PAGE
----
Essential Shotgun Mic Accessories
Shotgun mics are different than most of the equipment we usually talk about in that they require a lot of accessories if you want to get the best use out of them. Here’s a list of all the accessories you should purchase when crafting the best shotgun microphone setup.
Unless you’re going with one of our last two choices, you’re going to need to purchase a Boom pole. For the uninformed, a boom pole is an adjustable, sturdy, lightweight stick that you use to mount your shotgun mic and get it as close to the talent as possible.
Lucky for you, we recently put together a list of the best boom poles, that reviews several of the best options at many different price points.
Our favorite from that list was the Rode Boompole, a stick with excellent construction and internal cabling at a great value.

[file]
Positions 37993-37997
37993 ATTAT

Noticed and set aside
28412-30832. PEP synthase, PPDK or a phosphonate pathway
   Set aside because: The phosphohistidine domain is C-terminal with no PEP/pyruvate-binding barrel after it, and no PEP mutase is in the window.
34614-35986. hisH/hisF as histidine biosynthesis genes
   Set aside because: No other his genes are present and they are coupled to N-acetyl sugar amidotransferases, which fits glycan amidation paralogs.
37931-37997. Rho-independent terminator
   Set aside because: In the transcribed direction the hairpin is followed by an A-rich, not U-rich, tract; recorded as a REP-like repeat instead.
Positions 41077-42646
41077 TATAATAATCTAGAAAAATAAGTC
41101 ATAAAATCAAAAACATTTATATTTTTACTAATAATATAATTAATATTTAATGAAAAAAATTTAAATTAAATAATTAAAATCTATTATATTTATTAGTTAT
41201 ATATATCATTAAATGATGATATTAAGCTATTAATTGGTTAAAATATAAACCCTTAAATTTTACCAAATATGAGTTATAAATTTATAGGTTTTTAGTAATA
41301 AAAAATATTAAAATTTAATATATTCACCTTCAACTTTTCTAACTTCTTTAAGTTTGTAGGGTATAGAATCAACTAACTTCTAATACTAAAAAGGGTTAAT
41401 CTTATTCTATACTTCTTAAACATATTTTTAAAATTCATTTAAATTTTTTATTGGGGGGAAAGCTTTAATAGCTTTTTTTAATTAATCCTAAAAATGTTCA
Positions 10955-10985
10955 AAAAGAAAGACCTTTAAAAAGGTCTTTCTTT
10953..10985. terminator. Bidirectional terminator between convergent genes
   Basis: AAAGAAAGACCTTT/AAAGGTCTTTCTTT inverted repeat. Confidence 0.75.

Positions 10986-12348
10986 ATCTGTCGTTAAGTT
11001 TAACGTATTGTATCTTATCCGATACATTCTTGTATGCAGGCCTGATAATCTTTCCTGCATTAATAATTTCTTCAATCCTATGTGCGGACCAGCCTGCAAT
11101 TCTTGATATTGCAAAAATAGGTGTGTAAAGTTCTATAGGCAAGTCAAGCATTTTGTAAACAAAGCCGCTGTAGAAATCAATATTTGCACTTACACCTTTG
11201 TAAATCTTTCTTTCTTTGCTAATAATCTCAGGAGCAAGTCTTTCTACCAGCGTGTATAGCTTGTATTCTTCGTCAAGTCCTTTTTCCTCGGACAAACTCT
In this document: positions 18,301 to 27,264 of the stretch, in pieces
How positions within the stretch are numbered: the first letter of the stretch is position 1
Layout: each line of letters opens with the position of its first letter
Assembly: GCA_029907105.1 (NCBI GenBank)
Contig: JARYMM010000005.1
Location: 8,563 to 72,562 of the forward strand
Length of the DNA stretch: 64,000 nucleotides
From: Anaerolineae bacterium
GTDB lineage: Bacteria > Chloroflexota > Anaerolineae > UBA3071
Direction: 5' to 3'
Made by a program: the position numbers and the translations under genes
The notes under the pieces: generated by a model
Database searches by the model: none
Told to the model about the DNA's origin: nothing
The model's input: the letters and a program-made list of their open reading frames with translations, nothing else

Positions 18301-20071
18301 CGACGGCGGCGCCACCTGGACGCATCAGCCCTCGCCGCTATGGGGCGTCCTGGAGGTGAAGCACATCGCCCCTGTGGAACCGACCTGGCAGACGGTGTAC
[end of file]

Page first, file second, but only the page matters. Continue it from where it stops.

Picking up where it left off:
If you would like to see the full review, or check out some of our cheaper recommendations, take a look at the full article.
If you’re planning on doing any shooting outside with your shotgun microphone, you’re going to need some sort of windshield. Of course, there are several cheap options, but if you just dropped several hundred on a mic and a pole, why should you skimp out now?
Sure, it is very, very pricey. But, this article is here to help you craft the best possible boom microphone. So if having that is your goal, this is an essential piece of the puzzle. Although it is designed specifically for the Rode NTG1, 2, and 3, this blimp is compatible with all of our suggested microphones (Except the NTG-8).
The Rycote Lyre suspension system will never snap, sag, or wear out like other suspension devices might, and the “dead wombat” is the killer feature here.